A comprehensive analysis of randomized trials conducted since 1982 reveals that adopting vegetarian and vegan diets can significantly reduce cholesterol and fat levels in the bloodstream, leading to a decreased risk of heart and blood vessel diseases. The study, published in the European Heart Journal, highlights the potential power of plant-based diets to contribute to the reduction of arterial blockages, including the risk of stroke and heart attacks.
The researchers examined 30 randomized trials involving 2,372 participants, published between 1982 and 2022. These trials compared the effects of vegetarian or vegan diets to omnivorous diets on various cholesterol-related parameters, such as total cholesterol, LDL cholesterol (often referred to as ‘bad’ cholesterol), triglycerides, and apolipoprotein B (apoB). ApoB is a protein that carries fat and cholesterol in the blood and serves as an indicator of the overall amount of harmful fats and cholesterol in the body. Unlike previous meta-analyses, this study considered factors like continent, age, body mass index, and health status, providing a more comprehensive understanding of the impact of plant-based diets on cholesterol levels.
The findings demonstrated that both vegan and vegetarian diets were associated with a 14% reduction in artery-clogging lipoproteins, as indicated by apoB. This reduction corresponds to approximately one-third of the effect achieved by cholesterol-lowering medications like statins, leading to a potential 7% decrease in the risk of cardiovascular disease over five years for those who maintained a plant-based diet. While statin treatment remains more effective in lowering fats and cholesterol levels, combining it with a plant-based diet may have a synergistic effect, offering even greater benefits.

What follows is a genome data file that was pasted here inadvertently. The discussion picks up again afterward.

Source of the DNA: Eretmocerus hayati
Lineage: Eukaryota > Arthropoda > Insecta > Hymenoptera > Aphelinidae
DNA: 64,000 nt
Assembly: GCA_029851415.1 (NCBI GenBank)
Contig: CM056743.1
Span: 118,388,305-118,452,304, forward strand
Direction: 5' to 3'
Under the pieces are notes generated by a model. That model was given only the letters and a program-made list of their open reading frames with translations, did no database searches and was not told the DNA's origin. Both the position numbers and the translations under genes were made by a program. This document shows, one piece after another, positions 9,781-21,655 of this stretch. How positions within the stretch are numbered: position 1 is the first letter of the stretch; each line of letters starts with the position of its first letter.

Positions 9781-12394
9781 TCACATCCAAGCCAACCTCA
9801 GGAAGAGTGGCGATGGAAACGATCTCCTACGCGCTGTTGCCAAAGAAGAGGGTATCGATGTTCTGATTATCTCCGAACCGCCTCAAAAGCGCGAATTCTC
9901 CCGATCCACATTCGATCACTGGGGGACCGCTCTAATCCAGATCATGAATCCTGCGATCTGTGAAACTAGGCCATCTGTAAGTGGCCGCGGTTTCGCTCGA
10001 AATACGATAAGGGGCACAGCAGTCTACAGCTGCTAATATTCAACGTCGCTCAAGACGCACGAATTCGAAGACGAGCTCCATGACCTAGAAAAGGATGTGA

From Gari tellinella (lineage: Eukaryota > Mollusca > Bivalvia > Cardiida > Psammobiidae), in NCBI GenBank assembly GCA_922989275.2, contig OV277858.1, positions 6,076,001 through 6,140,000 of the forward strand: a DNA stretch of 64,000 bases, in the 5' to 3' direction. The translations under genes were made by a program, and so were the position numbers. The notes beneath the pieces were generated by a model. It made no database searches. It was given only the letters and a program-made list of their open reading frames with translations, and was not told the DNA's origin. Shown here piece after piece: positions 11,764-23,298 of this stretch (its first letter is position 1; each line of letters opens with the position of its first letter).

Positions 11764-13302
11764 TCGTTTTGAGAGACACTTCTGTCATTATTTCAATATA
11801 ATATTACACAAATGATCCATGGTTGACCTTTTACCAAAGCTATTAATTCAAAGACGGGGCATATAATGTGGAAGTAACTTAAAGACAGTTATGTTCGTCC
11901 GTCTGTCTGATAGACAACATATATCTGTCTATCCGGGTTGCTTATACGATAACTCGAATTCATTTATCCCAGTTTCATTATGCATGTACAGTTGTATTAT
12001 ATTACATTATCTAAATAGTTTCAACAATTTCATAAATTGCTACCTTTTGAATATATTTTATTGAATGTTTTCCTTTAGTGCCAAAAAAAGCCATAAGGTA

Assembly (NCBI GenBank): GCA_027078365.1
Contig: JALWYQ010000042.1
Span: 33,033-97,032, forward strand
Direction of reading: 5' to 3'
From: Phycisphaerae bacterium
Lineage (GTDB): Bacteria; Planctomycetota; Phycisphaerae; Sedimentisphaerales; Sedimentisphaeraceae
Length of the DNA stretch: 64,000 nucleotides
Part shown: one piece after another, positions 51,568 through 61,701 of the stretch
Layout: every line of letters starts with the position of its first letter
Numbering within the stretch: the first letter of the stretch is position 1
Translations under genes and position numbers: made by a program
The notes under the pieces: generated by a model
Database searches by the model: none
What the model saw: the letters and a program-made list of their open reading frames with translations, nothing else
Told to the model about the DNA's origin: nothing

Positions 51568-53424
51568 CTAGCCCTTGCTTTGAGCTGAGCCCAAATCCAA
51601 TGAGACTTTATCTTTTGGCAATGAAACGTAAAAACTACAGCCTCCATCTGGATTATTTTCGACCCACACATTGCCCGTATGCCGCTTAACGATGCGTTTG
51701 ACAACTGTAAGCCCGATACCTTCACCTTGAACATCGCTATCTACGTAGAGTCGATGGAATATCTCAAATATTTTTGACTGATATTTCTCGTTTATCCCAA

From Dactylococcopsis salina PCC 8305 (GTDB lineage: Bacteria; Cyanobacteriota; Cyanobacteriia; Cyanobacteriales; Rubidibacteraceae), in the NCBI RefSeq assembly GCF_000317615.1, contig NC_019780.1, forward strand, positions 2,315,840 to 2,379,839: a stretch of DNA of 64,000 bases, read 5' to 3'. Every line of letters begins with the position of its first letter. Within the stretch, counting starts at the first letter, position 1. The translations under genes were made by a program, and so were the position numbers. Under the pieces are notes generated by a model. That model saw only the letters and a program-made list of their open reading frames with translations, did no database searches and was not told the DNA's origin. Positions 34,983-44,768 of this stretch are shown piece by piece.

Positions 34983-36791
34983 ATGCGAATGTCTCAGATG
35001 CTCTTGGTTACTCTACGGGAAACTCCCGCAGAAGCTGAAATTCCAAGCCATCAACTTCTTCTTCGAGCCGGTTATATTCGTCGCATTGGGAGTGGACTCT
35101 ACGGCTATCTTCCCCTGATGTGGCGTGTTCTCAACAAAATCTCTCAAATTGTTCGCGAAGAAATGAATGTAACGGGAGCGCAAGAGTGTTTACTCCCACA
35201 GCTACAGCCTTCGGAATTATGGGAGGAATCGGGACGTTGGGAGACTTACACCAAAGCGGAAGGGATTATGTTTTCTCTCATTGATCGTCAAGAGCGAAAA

Professor Ruth Frikke-Schmidt, Chief Physician at the Rigshospitalet in Copenhagen, Denmark, who led the study along with medical student Ms. Caroline Amalie Koch and Dr. Emilie Westerlin Kjeldsen, also from the Rigshospitalet, emphasized the significant potential for reducing cardiovascular disease risks by adopting plant-based diets early in life. The research revealed consistent results across different continents, age groups, body mass index ranges, and various health conditions.
Notably, cardiovascular disease remains the leading cause of death worldwide, with over 18 million deaths attributed to it each year. The United Nations’ Sustainable Development Agenda aims to reduce premature deaths from non-communicable diseases like CVD by a third by 2030. Additionally, there is growing attention to the environmental impact of our food choices, with recent reviews suggesting that shifting high-income countries to plant-based diets could reduce greenhouse gas emissions by up to 49%.
While the study did not directly compare fish-based diets to omnivorous diets due to a lack of relevant studies, the Mediterranean diet, rich in plant-based foods and fish, has been recognized for its favorable health effects.
The research, supported by the Lundbeck Foundation, the Danish Heart Foundation, and the Leducq Foundation, serves as the largest systematic review on the topic to date and includes essential biomarkers like apoB. However, the study’s limitations, such as the relatively small size and duration of individual trials and the inability to blind participants to their assigned diets, call for more extensive and longer-term studies involving additional biomarkers to further validate the findings.